From the Editor’s Challenge

From The Editor’s Desk

Excelsior. It’s the official motto of the State of New York. It’s the name of several fine hotels around the globe. It’s a poem by Longfellow. It’s also the name of a ship in Star Trek, but I digress.

Excelsior is a Latin word. The translation is “ever upward.” Excelsior is an ideal that seems to have slipped by me for quite some time.

I used to strive to always be doing better. I didn’t like to settle for less than the best. I was, in many ways, a perfectionist. Somewhere in my college career, I learned that I could get by–and still pull off acceptable grades–with less effort. Sure, the quality of the work wasn’t the same as I had sought before, but the difference in the resulting grades was not that significant. Coasting by on the status quo became my m.o.

Coasting has worked for a while. But the thing with coasting is you never really get into a better situation than the present. You just keep going at the same level, or possibly a lower one. There’s nothing inherently wrong with that, but it is rather uninspiring–and disappointing as well.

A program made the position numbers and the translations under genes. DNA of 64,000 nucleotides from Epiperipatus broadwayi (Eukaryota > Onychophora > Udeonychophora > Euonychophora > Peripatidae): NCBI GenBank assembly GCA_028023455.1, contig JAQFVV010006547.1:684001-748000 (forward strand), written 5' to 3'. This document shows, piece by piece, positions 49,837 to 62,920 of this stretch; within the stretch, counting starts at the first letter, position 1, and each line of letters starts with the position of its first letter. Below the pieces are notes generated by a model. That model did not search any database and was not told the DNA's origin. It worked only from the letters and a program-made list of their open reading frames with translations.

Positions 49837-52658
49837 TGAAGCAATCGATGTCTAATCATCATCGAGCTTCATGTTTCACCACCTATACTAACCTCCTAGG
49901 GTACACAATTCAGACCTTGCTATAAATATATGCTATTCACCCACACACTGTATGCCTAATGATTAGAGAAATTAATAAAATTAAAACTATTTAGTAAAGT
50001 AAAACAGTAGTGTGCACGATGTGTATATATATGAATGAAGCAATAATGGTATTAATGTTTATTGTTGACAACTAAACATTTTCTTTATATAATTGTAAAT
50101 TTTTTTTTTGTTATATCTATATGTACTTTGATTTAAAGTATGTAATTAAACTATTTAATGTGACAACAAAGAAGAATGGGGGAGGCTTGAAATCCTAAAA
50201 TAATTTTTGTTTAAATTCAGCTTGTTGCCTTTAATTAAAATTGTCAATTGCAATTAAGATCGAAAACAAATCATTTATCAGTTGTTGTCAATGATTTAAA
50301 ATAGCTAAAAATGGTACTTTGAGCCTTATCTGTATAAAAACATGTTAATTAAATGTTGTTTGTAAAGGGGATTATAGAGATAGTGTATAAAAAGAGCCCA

I don’t know that any one thing has drawn my attention back to the idea of continuous improvement. i have been noticing a lot of mediocrity lately. From the Presidential elections to the work product of associates, it seems that there are many, many people who just aren’t giving their tasks everything they’ve got.

That’s when excelsior came to mind. It’s not just doing one job better. It’s doing every part of every job better than the day before. “Ever upward” is the call. Always seeking to improve is the goal. Honestly, I’ve just had enough with coasting.

Therefore, I will be seeking to live “ever upward.” I no longer want to settle for what will get me by. I want to be always improving, always learning, always doing better than has been done before. It’s won’t likely be easy, and I may need to reevaluate my goals at some point, but for now, my byline is Exclesior. What’s yours?

Ben Martin, who is increasingly convinced that his party is walking away from him, is Editor-In-Chief of THE FATHER LIFE. He lives with his wife and four children in the Rochester, NY, area.

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